Diekmann Company, a U.S.-based company, acquired a 100 percent interest in Rakona A.S. in the Czech Republic on January 1, 2019, when the exchange rate for the Czech koruna (Kčs) was $0.05. Rakona’s financial statements as of December 31, 2020, two years later, follow:
Additional Information ∙ The January 1, 2020, beginning inventory of Kčs 6,000,000 was acquired on December 18, 2019, when the exchange rate was $0.043. Purchases of inventory were acquired uniformly during 2020. The December 31, 2020, ending inventory of Kčs 8,500,000 was acquired in the latter part of 2020 when the exchange rate was $0.032. All depreciable assets (equipment and buildings) were on the books when the subsidiary was acquired—except for Kčs 5,000,000 of equipment acquired on January 3, 2020, when the exchange rate was $0.036, and Kčs 12,000,000 in buildings acquired on March 5, 2020, when the exchange rate was $0.034. Straight-line depreciation is 10 years for equip- ment and 40 years for buildings. A full year’s depreciation is taken in the year of acquisition. ∙ Dividends were declared and paid on December 15, 2020, when the exchange rate was $0.031. ∙ Other exchange rates for 1 Kčs follow:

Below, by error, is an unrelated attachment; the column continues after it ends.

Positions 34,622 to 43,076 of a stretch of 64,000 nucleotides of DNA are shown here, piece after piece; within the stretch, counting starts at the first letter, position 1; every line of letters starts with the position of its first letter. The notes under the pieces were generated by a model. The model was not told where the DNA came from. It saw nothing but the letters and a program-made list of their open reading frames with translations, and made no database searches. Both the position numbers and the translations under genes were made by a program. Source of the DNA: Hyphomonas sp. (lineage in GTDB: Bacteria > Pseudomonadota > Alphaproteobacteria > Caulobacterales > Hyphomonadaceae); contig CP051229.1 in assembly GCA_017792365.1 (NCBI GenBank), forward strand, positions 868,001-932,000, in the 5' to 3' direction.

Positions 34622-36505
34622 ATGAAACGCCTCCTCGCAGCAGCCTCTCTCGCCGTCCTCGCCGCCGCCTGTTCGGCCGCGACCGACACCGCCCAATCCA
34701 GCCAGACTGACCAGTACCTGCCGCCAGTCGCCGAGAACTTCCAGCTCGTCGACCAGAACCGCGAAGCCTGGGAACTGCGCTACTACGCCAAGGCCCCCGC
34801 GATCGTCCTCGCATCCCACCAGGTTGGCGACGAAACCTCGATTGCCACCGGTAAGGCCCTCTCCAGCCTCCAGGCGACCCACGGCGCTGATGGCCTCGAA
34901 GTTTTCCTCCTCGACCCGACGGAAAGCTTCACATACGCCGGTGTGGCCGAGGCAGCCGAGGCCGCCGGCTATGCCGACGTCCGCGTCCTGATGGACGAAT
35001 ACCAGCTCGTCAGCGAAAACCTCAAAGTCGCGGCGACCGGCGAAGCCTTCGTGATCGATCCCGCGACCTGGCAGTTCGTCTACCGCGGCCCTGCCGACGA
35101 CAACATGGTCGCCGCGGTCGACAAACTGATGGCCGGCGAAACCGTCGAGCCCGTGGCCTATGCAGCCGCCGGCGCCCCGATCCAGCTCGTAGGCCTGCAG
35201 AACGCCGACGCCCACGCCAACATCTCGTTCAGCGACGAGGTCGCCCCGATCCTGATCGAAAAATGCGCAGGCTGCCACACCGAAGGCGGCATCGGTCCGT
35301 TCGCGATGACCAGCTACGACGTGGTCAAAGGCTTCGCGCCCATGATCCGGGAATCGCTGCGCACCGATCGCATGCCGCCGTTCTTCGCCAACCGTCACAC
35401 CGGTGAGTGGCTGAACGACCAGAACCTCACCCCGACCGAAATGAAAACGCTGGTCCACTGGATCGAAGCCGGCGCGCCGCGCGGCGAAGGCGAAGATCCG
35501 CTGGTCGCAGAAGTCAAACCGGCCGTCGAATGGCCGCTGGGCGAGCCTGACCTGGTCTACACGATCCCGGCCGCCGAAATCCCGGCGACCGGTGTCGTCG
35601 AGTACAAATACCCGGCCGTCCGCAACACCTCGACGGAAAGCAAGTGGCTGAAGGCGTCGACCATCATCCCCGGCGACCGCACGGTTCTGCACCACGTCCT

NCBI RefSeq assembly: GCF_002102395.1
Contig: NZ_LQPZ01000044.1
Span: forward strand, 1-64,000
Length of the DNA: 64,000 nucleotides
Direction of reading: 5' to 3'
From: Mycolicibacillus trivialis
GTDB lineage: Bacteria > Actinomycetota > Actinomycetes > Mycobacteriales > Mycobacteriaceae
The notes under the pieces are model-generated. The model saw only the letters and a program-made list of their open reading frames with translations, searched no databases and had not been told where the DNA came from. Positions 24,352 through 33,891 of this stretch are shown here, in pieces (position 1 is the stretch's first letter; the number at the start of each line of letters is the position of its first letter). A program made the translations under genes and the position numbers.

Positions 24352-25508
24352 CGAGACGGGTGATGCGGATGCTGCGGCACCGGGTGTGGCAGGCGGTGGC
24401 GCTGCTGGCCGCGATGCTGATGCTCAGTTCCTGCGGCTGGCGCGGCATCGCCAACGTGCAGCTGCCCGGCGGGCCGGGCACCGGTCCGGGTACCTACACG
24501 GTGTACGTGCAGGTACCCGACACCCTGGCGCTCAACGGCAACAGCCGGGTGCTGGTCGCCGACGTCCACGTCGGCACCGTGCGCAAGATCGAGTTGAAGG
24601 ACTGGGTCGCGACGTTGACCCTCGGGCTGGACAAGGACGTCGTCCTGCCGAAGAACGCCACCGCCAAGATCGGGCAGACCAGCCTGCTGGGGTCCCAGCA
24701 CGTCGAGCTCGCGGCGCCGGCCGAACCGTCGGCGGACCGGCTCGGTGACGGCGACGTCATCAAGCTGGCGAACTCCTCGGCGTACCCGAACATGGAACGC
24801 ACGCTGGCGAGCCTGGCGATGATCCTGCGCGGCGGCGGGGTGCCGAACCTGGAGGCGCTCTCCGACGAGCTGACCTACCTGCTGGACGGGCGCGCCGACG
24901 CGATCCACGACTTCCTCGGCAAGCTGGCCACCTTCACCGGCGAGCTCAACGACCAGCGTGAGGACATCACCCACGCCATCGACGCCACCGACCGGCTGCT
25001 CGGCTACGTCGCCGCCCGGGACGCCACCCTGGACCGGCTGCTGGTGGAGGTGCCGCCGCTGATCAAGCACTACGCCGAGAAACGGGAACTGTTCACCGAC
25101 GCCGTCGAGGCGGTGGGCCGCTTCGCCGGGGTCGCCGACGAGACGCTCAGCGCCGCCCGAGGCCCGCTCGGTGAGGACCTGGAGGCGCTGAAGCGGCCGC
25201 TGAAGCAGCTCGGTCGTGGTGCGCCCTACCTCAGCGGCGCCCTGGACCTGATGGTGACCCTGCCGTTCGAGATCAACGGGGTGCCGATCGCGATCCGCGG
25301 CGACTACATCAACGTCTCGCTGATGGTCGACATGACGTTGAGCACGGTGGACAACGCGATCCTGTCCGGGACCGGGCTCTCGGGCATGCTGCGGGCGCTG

Part I. Translate the Czech koruna financial statements at December 31, 2020, in the following three situations: a. The Czech koruna is the functional currency. The December 31, 2019, U.S. dollar–translated balance sheet reported retained earnings of $22,500. The December 31, 2019, cumulative translation adjustment was negative $202,500 (debit balance). b. The U.S. dollar is the functional currency. The December 31, 2019, U.S. dollar–remeasured balance sheet reported retained earnings (including a 2019 remeasurement gain) of $353,000. c. The U.S. dollar is the functional currency. Rakona has no long-term debt. Instead, it has common stock of Kčs 20,000,000 and additional paid-in capital of Kčs 50,000,000. The December 31, 2019, U.S. dollar–remeasured balance sheet reported a negative balance in retained earnings of $147,000 (including a 2019 remeasurement loss). Part II. Explain the positive or negative sign of the translation adjustment in Part I(a), and explain why a remeasurement gain or loss exists in Parts I(b) and I(c).